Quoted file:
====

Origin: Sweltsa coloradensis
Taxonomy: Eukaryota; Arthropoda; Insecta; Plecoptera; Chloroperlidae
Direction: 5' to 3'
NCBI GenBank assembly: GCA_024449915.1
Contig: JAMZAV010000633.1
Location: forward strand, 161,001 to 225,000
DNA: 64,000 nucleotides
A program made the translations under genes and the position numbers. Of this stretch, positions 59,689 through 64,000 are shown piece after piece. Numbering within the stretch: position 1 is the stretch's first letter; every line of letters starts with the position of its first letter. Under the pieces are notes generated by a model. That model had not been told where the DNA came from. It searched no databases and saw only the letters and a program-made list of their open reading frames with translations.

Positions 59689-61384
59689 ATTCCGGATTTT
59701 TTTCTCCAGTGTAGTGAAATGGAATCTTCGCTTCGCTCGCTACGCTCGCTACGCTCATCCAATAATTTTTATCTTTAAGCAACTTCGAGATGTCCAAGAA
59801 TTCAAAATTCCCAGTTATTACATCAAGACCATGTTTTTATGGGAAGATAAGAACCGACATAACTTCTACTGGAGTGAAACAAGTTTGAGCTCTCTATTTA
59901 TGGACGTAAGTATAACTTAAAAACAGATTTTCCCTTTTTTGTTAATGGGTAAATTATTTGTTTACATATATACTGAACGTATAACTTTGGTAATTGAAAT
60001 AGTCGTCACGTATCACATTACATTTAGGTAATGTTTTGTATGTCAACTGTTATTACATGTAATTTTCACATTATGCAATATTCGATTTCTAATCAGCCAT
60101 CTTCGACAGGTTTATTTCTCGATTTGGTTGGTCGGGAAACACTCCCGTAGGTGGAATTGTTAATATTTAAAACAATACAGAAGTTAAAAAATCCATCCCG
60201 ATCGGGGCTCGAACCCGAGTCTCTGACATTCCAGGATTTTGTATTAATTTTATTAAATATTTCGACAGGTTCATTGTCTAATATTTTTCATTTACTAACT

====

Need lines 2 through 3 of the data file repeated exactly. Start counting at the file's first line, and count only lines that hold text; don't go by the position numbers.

Taxonomy: Eukaryota; Arthropoda; Insecta; Plecoptera; Chloroperlidae
Direction: 5' to 3'